Announcing: FreeHymnal.com

I have been developing a site for the last several months, and today, it’s ready to launch: www.freehymnal.com.

Here’s the idea: There are several good hymn lyrics sites, and one even has MIDI files. But hymn scores are harder to find online. Last summer, I thought it would be handy for a church musician, studio musician, or performing artist to have a site where they can pull up and print out a hymn score and lyric at a moments’ notice. (In fact, on a device like Apple’s rumored iSlate digital tablet, someday a musician may be able to pull up the score live during a church service or concert’s request time.) I happen to have a fairly good old hymnal collection, so I thought I’d digitize it.

For the technically minded and curious: It’s actually running on a highly customized WordPress CMS. I re-wrote portions of the code to remove all categories and tags and have various custom taxonomies in their place. The taxonomies behave like tags in a sense, but are separately organized within WordPress, so that pulling up all songs composed by Philip P. Bliss doesn’t pull up any songs where he contributed the lyrics but not the music.

Interesting features include:

  • “Hymn of the Day” feature. If you like discovering new hymns, add the RSS feed to your reader, or sign up to get the hymn via email.
  • One click from any hymn page to a list of all hymns by that author, by that composer, from that year, in that language, or in that special collection (i.e., Christmas, Resurrection Sunday)
  • A metrical index. The value may not be apparent immediately if you’re not a musician. Here’s how it works: When you click on, say, an 8.7.8.7. meter, it pulls up all hymns that have that number of syllables in their verses. You can generally sing the lyrics to one 8.7.8.7. song to the melody of another. (Hymns have had a printed metrical index for years, but it hasn’t been this convenient before.)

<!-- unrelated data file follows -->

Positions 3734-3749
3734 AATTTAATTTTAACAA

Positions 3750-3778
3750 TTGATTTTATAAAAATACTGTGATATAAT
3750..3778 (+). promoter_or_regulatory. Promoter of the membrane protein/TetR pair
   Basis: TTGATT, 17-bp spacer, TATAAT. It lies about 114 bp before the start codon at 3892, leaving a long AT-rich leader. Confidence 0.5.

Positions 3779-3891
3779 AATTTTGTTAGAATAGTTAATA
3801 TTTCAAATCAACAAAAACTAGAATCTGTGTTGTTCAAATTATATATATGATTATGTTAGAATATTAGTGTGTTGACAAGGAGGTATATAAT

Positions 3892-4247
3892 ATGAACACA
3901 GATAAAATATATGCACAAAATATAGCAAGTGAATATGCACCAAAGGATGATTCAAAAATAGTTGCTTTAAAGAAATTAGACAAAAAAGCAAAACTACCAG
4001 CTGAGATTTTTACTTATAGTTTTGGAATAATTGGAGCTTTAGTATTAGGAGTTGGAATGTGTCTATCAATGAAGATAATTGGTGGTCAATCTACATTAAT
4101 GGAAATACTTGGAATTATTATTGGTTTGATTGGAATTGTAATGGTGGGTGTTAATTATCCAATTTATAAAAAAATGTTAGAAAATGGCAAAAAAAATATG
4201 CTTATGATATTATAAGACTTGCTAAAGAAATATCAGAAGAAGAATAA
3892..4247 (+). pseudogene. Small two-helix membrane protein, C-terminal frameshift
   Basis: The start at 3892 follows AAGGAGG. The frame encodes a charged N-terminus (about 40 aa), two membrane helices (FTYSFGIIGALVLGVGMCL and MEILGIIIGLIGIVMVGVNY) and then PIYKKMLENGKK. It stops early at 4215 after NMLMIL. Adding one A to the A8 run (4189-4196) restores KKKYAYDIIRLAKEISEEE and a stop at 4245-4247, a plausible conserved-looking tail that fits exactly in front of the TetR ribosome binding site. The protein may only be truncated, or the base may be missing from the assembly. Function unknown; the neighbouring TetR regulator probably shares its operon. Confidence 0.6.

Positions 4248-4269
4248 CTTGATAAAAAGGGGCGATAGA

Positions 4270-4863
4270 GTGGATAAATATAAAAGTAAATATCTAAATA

Though there are only a few hundred hymns up at launch, there are several months’ worth in the Hymn of the Day queue. And there are over a thousand waiting to be transcribed and prepared for posting. (Information on volunteering is here.)


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15 Letters to the Editor

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  1. Congratulations on the new site, Daniel. I don’t know how in the world you have the time to do all you do!

    • Actually, usually, my current activities keep me as busy as I can be. But if I’m ever bored, which doesn’t happen often, I dream up a new project like this one!

      • Daniel, my son is the minister of music (Praise & Worship Leader) in the church I pastor, and I am excited to see you doing this. One of the biggest divisions in churches today is not theology; but the difference between the old and the new. You have provided a valuable service to churches. Thank you.

      • You’re welcome!

  2. Just out of curiousity, aren’t the arrangements copyrighted by the publisher of the hymnal? The song may be public domain, but I thought the arrangements were (at least at one point) copyrighted, unless the copyright expired on that particular hymnal.

    Also, I would suggest investing in some music charting software, as most modern versions can take an existing image of a current score and transcribe them into the computer, which can then be posted as a PDF much clearer.

  3. Kyle,
    I think Daniel is using pre-1923 hymnals, which would have no copyright.

    • Precisely.

      And Kyle, I’ve downloaded trial versions of the two leading programs, as well as a promising open source program, and even the best out there renders these a total mess, unfortunately. The OCR software will eventually get to be usable, I’m sure, but it’s just not there yet.

  4. You’re doing a great job with it, Daniel! I think the metrical index is a fantastic idea. I know a lot of people will not know much about that, but it comes in really handy if you know music well enough!

  5. Wow, that’s awesome Daniel! Thanks for doing this! The metrical index is especially handy.

    • Heather – thanks! The time for a digital metrical index is long overdue, but at least it’s here now.

  6. I never knew what those numbers at the top of hymnal pages and in the indeces were for, but now I do! Thanks, Daniel! This is really cool.

  7. What do you think about adding a key index? I don’t know how much trouble that would be, but I think it would be pretty helpful.

    • It wouldn’t be hard at all, but I’m not sure how practical it would be, since hymns can typically be found in 4 or 5 keys across different hymnals.

      Granted, sometimes you’ll find songs that are typically in one key (“O Holy Night,” C) but for every song like that, there are ten like “Holy Holy Holy,” which you will find in C, D-flat, D (the one I see the most), E-flat, and E.

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